Amazon continues to be a disruptive threat to distributors with its massive footprint and unparalleled efficiency. As I watch the industry respond and attempt to adapt to Amazon’s inroads, it reminds me of what I saw while working on Wall Street into the early 2000s. At that time, discount brokers began to use their scale and efficiency to challenge full-service brokers in the same way that Amazon is now targeting distribution.

Full-service brokers survived by aggressively differentiating their value proposition. Discount brokers focused on individual trades and transactions, and they weren’t shy about competing on price. But they weren’t looking at the bigger picture. They weren’t collaboratively helping clients fine-tune their investment strategy as a whole.

On the other hand, full-service brokers would incorporate their clients’ goals, their own understanding of the market, and relevant industry benchmarks to custom tailor — and continually manage — client portfolios. They rebranded themselves as “financial advisors” dedicated to adding value through a holistic, data-informed, hands-on approach.

Why Portfolio Management Works in Distribution

I see a unique opportunity for distributors to regain their foothold by applying a similar portfolio management approach. Distributors are well-positioned to work intimately with key customers. They can devote the time and resources to engage proactively with customers to understand needs and goals. They can analyze both transactional and customer-provided data to generate industry-specific insights, develop robust benchmarks (in the form of spending patterns seen across similarly grouped customers) and tailor advice to match customer objectives. The benefits of doing so are immense.

Amazon simply isn’t designed for such a hands-on strategy. They also rely more on transactional data than customer-provided data. And there aren’t any indications that Amazon will shift their approach any time soon. They just aren’t set up to provide that type of intimate, collaborative feedback loop with their customers.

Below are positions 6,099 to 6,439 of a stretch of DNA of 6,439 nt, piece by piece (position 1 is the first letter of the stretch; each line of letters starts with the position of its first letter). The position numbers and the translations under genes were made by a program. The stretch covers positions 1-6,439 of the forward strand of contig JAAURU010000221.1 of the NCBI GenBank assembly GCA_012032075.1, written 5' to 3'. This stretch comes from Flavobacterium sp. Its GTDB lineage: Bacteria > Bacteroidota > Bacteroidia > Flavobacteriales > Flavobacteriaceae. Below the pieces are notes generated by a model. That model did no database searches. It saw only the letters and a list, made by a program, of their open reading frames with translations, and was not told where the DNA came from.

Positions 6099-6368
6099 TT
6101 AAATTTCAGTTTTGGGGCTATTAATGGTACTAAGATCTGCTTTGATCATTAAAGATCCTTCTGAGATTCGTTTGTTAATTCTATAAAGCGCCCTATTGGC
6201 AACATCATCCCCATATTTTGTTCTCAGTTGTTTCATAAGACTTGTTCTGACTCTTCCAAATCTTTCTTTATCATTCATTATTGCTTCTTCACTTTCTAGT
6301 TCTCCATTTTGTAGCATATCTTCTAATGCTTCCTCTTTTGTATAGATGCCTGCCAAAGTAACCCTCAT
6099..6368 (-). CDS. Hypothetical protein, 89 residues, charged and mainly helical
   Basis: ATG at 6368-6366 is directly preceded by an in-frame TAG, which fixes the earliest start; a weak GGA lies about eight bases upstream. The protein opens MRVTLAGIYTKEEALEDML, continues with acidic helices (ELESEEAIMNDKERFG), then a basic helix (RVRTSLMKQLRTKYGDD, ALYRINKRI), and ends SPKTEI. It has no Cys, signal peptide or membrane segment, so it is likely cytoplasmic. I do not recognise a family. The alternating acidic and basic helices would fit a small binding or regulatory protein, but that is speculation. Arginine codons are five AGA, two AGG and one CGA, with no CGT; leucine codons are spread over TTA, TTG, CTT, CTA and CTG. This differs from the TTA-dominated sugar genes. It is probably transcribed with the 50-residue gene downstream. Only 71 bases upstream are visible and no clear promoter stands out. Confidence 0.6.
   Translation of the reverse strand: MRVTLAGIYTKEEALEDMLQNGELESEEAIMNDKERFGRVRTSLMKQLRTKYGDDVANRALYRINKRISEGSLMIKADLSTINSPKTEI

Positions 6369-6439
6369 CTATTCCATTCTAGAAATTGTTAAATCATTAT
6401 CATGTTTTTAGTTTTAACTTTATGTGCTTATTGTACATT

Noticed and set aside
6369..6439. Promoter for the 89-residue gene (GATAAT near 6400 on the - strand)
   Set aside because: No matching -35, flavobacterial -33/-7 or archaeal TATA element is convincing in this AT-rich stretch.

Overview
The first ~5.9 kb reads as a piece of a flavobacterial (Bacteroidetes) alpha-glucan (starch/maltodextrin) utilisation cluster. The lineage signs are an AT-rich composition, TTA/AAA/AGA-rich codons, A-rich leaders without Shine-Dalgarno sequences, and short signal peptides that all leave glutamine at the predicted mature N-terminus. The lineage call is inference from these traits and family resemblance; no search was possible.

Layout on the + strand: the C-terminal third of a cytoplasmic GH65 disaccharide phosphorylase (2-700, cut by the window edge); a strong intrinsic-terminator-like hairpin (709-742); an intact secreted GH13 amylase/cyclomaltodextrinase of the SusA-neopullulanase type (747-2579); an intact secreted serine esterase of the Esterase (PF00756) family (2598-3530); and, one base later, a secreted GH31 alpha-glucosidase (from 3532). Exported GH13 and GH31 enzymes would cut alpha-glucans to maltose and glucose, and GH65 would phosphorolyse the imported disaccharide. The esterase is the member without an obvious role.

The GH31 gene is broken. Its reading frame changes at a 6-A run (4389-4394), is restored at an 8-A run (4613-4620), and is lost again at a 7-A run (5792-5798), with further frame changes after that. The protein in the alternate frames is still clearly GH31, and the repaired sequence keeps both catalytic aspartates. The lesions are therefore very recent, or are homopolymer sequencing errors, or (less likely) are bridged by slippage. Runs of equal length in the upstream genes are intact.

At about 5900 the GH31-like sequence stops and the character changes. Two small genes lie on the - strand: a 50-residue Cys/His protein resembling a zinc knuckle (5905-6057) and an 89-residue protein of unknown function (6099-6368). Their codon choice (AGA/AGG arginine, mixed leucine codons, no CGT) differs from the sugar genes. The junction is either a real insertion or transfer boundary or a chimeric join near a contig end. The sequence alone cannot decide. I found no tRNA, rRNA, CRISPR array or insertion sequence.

Distributors would be well-advised to focus portfolio management efforts on the “core” customers who generate the bulk of revenue and profits. The key is to design and review customers’ “investment portfolios” (spending allocations) as matched against their overarching objectives. With a portfolio management strategy comes a host of benefits, as high-end financial advisers can attest:

  • Differentiation in a copycat market. It’s hard to differentiate in distribution because many companies offer the same products, provide the same services and mimic the same hollow selling points. A portfolio management approach will set you apart from your competition.
  • First-mover advantage. With any significant shift in value proposition that departs from the industry status quo, you immediately set yourself apart as an industry leader if you move before your competition. Use your data to reinforce your expertise, demonstrate value-add and set a new service standard that leaves others playing catch-up.
  • More share of wallet. As you establish yourself as a collaborative partner and help customers develop more robust portfolios, they’ll have an incentive to consolidate their spending with you. Moreover, your insights will be more valuable if you can capture and analyze their full breadth of market spending.
  • Lower churn rate. The value provided through portfolio curation and industry insights is challenging to recreate elsewhere. Customers’ spending history (and associated insights) don’t travel with them, which means that departing customers will find themselves back at the starting line with a new distributor. Effectively, a portfolio-driven approach creates higher switching costs, which discourages churn.
  • Cohesive sales and marketing strategy. Developing, maintaining and adjusting portfolios across a range of customers will naturally lead to the insights that shape a cohesive sales and marketing strategy. You’ll identify and document critical trends across customer segments and product categories — as matched up against your capabilities — to help segment your market, select key target segments and tailor a powerful value proposition.
  • Less focus on price. By shifting focus to a holistic, portfolio-centric view of customers’ spending and away from a transactional view, customers will be less focused on price and bargaining and more focused on achieving their overall goals as tied to market trends.

These are just a few of the benefits distributors could see if they incorporate portfolio management as a powerful differentiator when serving their best customers. And it’s something that Amazon simply can’t match.

Learn more about these concepts as well as other insights featured in our NAW best sellers.